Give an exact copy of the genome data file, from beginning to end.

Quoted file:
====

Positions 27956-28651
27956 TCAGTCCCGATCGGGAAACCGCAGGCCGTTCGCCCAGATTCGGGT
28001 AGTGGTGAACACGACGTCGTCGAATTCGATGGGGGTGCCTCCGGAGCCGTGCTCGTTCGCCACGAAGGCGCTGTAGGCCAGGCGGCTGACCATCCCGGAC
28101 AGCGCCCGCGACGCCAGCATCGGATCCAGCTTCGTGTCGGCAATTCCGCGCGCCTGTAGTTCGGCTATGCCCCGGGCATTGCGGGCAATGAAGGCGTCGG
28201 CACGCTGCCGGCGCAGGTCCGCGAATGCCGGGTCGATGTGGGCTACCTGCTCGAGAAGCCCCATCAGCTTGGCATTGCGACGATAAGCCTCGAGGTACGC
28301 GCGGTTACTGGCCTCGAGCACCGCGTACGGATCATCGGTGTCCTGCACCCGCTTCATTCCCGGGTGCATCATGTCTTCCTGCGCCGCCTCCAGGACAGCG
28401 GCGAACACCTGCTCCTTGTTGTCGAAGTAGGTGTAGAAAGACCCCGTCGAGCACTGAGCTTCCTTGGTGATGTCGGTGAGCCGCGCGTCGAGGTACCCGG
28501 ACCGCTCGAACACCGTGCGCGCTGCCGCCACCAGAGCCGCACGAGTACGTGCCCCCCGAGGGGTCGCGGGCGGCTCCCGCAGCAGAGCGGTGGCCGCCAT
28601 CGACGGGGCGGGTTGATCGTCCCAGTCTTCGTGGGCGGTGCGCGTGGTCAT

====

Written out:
Positions 27956-28651
27956 TCAGTCCCGATCGGGAAACCGCAGGCCGTTCGCCCAGATTCGGGT
28001 AGTGGTGAACACGACGTCGTCGAATTCGATGGGGGTGCCTCCGGAGCCGTGCTCGTTCGCCACGAAGGCGCTGTAGGCCAGGCGGCTGACCATCCCGGAC
28101 AGCGCCCGCGACGCCAGCATCGGATCCAGCTTCGTGTCGGCAATTCCGCGCGCCTGTAGTTCGGCTATGCCCCGGGCATTGCGGGCAATGAAGGCGTCGG
28201 CACGCTGCCGGCGCAGGTCCGCGAATGCCGGGTCGATGTGGGCTACCTGCTCGAGAAGCCCCATCAGCTTGGCATTGCGACGATAAGCCTCGAGGTACGC
28301 GCGGTTACTGGCCTCGAGCACCGCGTACGGATCATCGGTGTCCTGCACCCGCTTCATTCCCGGGTGCATCATGTCTTCCTGCGCCGCCTCCAGGACAGCG
28401 GCGAACACCTGCTCCTTGTTGTCGAAGTAGGTGTAGAAAGACCCCGTCGAGCACTGAGCTTCCTTGGTGATGTCGGTGAGCCGCGCGTCGAGGTACCCGG
28501 ACCGCTCGAACACCGTGCGCGCTGCCGCCACCAGAGCCGCACGAGTACGTGCCCCCCGAGGGGTCGCGGGCGGCTCCCGCAGCAGAGCGGTGGCCGCCAT
28601 CGACGGGGCGGGTTGATCGTCCCAGTCTTCGTGGGCGGTGCGCGTGGTCAT